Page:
Electrophysiology Study (EP test or EP study) is a minimally invasive procedure which tests the electrical conduction system of the heart to assess the electrical activity and conduction pathways of the heart. The study is indicated to investigate the cause, location of origin, and best treatment for various abnormal heart rhythms. This type of study is performed by an electro physiologist and using a single or multiple catheters situated within the heart through a vein or artery.
The study involves placing wire electrodes in the heart. These electrodes measure electrical activity in the heart and its muscle cells. The procedure is done in a hospital laboratory by trained staff that includes a cardiologist, technicians, and nurses. The electrodes detect the heart’s electrical activity and are used to check the heart’s electrical system.
Electrical signals may be used to make the heart skip beats or produce an abnormal heart rhythm. This can help the doctor understand more about what is causing the abnormal heart rhythm or where in the heart it is starting.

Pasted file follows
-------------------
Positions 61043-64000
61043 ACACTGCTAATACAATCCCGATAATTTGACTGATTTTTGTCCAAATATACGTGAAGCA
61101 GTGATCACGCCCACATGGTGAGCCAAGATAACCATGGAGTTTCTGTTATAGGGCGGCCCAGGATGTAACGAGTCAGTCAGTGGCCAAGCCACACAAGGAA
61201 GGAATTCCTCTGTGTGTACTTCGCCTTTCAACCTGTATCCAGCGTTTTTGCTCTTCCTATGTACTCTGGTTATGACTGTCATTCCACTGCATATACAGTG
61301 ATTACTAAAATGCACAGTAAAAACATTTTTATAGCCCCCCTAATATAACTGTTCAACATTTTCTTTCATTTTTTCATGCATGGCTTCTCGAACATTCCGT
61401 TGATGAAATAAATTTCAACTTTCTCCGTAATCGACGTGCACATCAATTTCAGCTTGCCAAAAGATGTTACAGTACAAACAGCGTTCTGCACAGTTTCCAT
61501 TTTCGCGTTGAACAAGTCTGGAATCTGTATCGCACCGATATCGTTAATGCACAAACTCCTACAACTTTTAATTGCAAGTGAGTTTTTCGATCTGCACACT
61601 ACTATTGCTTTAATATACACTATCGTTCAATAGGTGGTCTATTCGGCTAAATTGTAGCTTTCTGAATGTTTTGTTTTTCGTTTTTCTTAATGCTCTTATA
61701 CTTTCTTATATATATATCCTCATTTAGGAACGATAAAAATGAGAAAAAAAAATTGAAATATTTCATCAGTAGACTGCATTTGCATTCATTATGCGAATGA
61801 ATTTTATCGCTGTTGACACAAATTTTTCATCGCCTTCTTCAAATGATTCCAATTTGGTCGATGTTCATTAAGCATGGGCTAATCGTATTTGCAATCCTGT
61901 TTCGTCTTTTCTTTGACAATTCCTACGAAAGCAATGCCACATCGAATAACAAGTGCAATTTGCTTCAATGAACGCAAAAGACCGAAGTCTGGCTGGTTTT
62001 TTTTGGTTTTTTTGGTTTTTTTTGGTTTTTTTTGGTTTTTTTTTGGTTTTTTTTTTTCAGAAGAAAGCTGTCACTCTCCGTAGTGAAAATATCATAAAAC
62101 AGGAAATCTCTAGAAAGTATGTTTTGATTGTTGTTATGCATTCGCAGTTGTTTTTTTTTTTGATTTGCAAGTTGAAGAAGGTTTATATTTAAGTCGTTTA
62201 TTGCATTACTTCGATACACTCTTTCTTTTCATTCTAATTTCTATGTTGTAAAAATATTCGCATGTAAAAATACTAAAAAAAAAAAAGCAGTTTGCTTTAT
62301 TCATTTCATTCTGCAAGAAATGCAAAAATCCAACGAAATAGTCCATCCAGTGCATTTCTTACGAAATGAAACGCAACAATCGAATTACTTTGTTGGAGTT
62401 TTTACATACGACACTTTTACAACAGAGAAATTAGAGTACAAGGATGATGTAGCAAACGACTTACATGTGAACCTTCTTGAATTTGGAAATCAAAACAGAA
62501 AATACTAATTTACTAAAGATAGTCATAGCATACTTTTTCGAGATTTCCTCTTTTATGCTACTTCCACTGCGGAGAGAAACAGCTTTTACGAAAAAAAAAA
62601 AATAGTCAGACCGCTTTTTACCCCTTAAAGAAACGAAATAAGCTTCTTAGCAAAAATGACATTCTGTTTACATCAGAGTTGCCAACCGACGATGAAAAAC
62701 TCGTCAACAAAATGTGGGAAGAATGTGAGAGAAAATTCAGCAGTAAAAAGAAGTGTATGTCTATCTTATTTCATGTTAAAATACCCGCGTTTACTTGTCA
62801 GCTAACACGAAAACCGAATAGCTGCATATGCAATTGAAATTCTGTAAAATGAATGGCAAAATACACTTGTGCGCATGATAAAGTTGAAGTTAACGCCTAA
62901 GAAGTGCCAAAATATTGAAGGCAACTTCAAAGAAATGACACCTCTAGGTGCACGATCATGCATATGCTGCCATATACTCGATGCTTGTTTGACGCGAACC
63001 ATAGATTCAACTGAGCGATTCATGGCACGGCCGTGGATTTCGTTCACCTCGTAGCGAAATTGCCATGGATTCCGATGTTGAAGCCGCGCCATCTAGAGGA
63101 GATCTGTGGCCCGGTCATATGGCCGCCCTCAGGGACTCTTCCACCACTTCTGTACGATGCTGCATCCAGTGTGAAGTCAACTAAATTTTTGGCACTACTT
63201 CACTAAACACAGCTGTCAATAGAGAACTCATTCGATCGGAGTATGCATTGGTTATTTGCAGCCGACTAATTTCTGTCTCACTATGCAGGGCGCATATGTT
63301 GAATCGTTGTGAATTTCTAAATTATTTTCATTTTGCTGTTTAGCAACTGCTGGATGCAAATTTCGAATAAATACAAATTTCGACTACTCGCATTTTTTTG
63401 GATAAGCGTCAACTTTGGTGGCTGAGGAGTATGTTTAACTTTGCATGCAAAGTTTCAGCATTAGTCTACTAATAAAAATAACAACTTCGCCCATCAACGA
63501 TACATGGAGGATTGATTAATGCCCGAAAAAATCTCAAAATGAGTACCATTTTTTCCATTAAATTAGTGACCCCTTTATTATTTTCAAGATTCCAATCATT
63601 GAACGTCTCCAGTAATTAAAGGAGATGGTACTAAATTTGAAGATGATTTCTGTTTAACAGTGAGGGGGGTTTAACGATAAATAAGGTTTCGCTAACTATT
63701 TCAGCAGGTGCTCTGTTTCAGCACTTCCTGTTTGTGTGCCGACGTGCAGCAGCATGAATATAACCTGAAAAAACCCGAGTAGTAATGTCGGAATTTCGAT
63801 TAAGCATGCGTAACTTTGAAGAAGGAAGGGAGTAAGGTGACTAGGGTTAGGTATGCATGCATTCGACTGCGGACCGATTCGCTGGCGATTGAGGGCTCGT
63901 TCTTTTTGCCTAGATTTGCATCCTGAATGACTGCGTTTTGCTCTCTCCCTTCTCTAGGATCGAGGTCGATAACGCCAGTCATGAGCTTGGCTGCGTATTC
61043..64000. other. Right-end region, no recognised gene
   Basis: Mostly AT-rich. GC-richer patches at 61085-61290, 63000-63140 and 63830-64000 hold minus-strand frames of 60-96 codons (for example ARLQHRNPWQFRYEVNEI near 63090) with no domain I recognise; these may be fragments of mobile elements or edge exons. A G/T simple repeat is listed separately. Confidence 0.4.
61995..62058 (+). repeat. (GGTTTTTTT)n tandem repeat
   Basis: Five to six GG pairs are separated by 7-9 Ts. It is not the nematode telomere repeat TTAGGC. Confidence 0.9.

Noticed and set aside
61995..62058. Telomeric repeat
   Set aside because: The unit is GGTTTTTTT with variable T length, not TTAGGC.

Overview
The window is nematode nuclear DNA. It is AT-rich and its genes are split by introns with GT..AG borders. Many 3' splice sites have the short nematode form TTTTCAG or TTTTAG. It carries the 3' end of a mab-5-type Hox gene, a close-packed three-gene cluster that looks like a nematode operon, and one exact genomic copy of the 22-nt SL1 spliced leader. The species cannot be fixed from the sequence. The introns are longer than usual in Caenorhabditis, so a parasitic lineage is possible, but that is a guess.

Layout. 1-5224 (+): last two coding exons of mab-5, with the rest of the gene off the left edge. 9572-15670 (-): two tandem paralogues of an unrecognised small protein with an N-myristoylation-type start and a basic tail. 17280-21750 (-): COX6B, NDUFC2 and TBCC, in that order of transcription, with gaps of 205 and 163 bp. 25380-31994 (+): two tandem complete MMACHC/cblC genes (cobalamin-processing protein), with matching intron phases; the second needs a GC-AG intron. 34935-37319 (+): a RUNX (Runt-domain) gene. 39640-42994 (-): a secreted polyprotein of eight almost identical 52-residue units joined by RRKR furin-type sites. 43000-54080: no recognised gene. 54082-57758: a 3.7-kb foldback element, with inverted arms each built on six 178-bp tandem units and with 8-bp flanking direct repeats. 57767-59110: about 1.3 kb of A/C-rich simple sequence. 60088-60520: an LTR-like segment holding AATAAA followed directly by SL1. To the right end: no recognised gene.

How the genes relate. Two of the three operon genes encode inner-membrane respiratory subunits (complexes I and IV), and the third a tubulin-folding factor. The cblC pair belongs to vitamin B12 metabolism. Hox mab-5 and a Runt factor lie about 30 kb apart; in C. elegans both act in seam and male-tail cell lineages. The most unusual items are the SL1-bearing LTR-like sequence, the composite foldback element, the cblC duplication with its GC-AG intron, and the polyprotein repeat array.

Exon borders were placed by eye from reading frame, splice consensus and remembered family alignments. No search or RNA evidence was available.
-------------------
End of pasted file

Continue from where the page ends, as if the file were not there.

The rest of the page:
Why is the EPS Performed?
Your doctor may order this test if you have signs of an abnormal heart rhythm (arrhythmia). Information from this study helps your doctor learn how severe the arrhythmia is, and the best treatment for it. Before this test is done, your cardiologist may have recommended that you have other tests.
An Electrophysiology study may be done to:
- Test the function of your heart’s electrical system
- Pinpoint a known abnormal heart rhythm (arrhythmia) that is starting in the heart, and help decide the best therapy for it
- Determine whether you are at risk for future heart events, especially sudden cardiac death
- See if medicine is controlling an abnormal heart rhythm
- See whether you need a pacemaker or implantable cardioverter-defibrillator (ICD)
Some of the hospitals regularly doing Electrophysiology studies (EP Study / EP Test / EPS) are –